We spent nine weeks travelling around South America, visiting five of the southern countries. A whirlwind of new aromas, sites, landscapes, and culture, our South America itinerary provided an ever-changing environment.
Below are the highlights of Argentina, Chile, Brazil, Paraguay, and Uruguay, followed by our itinerary map.
Highlights of Argentina
We visited five regions of Argentina, each with its own distinct differences. Below are the highlights of the things to do in Argentina.
First-time visitors to Argentina: start here for our complete Argentina travel guide
Things to know before including Argentina in a South America travel itinerary
- Language: Spanish is spoken with an Argentinean accent that pronounces the “ll” and “y” as “sh” and “j”, respectively.
- Currency: Argentinean Pesos.
- Safety: Petty crime, including personal theft, is common in Argentina, so vigilance is needed.
- Intracity Buses: Surprisingly comfortable buses are a common way to travel long distances between cities in Argentina. Affordable first-class seats recline like a bed, and meals are served.
- Hotel Taxes: Tourists paying with a foreign credit card do not have to pay the 21% hotel tax in most cases. Look for this savings in the fine print on hotel pages on booking.com.
- Siesta: Outside of Buenos Aires, most of the towns we visited take a siesta resulting in nearly all retail and often tourist establishments closing from 1 pm to 5 pm daily.
- Mealtime: Many restaurants open for dinner at 6 or even 8 pm as traditionally, dinner is late.
- Tipping in Argentina: A 10% tip is customary in eateries.
- SUBE card: A SUBE card will save significant money on public transportation in many cities in Argentina. Click here to find the nearest place to get a card.
Buenos Aires – the capital of Argentina
A modern cosmopolitan city, Buenos Aires has it all. Argentina’s capital is also its largest city. Fresh and exciting, it’s filled with culture, history, and tango. We only spent a week here but could easily have stayed longer.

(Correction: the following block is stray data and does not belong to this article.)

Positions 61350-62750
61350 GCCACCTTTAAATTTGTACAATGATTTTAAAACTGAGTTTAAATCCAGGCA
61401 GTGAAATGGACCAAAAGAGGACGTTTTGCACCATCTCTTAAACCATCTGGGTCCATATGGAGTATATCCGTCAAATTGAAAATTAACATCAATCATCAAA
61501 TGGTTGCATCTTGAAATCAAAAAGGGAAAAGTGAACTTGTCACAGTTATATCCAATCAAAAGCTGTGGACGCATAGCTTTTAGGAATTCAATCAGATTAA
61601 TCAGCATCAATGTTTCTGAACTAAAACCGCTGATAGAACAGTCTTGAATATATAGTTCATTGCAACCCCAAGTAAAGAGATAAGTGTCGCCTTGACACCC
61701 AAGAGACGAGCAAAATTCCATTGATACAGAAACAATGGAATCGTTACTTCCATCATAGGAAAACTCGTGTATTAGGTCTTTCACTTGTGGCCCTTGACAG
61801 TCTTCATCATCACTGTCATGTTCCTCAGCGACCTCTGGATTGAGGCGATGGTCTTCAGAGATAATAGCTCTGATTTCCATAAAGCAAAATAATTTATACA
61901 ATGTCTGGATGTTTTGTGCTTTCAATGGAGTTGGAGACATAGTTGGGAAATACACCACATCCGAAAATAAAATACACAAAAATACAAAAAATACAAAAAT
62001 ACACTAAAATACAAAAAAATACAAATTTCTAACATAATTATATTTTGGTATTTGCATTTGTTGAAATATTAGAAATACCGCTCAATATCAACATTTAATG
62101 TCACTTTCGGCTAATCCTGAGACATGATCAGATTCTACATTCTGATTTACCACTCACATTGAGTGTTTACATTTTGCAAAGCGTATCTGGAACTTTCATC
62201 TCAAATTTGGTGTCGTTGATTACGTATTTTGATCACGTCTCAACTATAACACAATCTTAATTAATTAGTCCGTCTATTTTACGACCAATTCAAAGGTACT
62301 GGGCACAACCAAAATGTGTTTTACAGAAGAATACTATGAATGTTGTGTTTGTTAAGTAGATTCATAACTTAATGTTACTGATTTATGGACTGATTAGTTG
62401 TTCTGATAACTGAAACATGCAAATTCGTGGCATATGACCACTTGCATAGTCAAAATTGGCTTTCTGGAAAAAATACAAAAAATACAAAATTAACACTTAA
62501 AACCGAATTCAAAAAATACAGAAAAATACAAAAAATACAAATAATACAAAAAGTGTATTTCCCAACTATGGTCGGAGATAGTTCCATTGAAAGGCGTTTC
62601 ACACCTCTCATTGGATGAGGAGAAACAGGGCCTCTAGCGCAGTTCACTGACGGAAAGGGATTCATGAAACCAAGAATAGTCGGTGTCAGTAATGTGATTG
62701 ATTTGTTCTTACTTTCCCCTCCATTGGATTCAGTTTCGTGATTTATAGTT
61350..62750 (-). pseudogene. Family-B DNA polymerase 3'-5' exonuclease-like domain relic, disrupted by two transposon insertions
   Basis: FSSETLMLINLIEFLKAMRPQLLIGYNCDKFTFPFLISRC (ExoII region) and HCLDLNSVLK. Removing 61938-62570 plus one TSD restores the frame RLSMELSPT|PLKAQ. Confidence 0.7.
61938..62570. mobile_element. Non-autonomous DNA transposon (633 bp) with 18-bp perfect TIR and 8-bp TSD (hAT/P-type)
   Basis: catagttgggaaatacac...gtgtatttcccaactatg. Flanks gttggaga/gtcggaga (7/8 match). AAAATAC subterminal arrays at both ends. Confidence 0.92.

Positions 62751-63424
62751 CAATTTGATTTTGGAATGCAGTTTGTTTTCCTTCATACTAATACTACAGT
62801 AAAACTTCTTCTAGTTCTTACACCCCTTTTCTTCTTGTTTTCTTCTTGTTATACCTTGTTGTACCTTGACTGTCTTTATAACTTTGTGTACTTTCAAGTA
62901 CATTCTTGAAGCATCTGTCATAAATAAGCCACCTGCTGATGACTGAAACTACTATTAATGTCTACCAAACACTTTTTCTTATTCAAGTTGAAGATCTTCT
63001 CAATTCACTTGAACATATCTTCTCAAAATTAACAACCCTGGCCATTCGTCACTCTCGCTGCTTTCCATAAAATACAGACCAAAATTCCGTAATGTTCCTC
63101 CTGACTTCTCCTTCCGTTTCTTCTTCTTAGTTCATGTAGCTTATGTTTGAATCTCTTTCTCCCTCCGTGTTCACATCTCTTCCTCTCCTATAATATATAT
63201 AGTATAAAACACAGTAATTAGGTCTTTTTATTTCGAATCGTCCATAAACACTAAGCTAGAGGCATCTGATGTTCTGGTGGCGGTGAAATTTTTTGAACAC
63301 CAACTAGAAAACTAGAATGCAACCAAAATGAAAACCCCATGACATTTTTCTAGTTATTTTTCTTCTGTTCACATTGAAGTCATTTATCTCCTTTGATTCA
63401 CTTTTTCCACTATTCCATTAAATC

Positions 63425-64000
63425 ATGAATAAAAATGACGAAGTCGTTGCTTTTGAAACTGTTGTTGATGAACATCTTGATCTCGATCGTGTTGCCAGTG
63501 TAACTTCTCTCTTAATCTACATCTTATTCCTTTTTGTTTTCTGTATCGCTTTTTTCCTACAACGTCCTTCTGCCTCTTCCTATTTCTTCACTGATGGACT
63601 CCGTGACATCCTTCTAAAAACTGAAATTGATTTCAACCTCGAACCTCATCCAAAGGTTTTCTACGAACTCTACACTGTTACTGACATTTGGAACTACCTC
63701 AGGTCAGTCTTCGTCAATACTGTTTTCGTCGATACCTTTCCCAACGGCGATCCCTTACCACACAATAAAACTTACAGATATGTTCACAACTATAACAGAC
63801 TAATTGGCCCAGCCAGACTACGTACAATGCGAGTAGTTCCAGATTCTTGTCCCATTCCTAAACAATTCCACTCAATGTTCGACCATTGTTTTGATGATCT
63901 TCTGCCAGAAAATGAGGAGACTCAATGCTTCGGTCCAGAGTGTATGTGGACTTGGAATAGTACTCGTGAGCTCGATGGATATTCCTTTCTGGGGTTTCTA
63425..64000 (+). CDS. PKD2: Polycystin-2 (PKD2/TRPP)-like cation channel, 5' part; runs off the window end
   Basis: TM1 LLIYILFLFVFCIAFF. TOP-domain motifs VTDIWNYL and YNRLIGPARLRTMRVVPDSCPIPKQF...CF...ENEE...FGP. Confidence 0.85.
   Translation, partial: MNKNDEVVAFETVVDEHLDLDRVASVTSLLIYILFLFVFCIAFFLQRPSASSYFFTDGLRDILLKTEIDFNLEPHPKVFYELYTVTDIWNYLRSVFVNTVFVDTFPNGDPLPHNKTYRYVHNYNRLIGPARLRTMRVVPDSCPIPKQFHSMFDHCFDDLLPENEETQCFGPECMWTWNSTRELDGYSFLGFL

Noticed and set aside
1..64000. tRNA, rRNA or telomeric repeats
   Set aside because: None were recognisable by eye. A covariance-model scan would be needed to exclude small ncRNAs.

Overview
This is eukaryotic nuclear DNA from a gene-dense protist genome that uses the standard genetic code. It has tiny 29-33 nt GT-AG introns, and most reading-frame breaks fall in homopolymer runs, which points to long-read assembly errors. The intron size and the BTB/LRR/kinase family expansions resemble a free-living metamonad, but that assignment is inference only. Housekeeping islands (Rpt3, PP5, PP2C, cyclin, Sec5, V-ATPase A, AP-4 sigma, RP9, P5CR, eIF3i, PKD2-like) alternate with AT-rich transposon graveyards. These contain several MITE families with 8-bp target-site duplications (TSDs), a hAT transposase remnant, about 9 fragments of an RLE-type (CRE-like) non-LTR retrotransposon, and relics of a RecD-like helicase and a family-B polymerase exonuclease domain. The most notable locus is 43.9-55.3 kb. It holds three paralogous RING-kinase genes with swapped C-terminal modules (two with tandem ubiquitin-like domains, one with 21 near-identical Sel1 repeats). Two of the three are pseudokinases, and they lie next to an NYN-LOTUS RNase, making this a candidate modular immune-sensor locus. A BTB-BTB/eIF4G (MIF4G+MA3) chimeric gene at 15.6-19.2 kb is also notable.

Salta – Purmamarca – Cafayate
From the wine-growing region of Cafayate to the salt flats of Purmamarca, we explored the diverse and colourful landscapes surrounding Salta in our own vehicle. In Salta, we uncovered interesting history and architectural variety before spending an exciting evening at peña (regional folk concert).
One of the seven wonders of nature, Iguazu Falls is a seemingly endless display of powerful waterfalls cascading over a 2.7-kilometre stretch of the Iguazu River at the corner of Argentina, Brazil, and Paraguay. An impressive example of nature; it is worth the effort to get here. Be sure to allocate time to see the falls from both the Argentina and Brazil sides and to shop in Paraguay.
Santa Fe – Rosario – Cordoba
Not on the typical tourist track, we visited Santa Fe for personal reasons, adding Cordoba and Rosario to make our road trip more exciting. What we found were agricultural plains, intertwining waterways, friendly people, and Spanish-influenced architecture.
The northern tip of Patagonia was our southernmost point in Argentina. San Carlos de Bariloche’s strong German influence is obvious in its architecture. From Bariloche, we had one of our best days as we crossed the Andes mountains with Cruce Andino using five buses and three boats.
Highlights of Chile
Like in Argentina, we visited five distinctively different regions of Chile. Below are the Chile highlights.
First-time visitors to Chile: start here for our complete Chile travel guide
Things to know before including Chile in a South America itinerary
- Language: Spanish is spoken with a Chilean accent that is difficult for even Spanish natives to understand.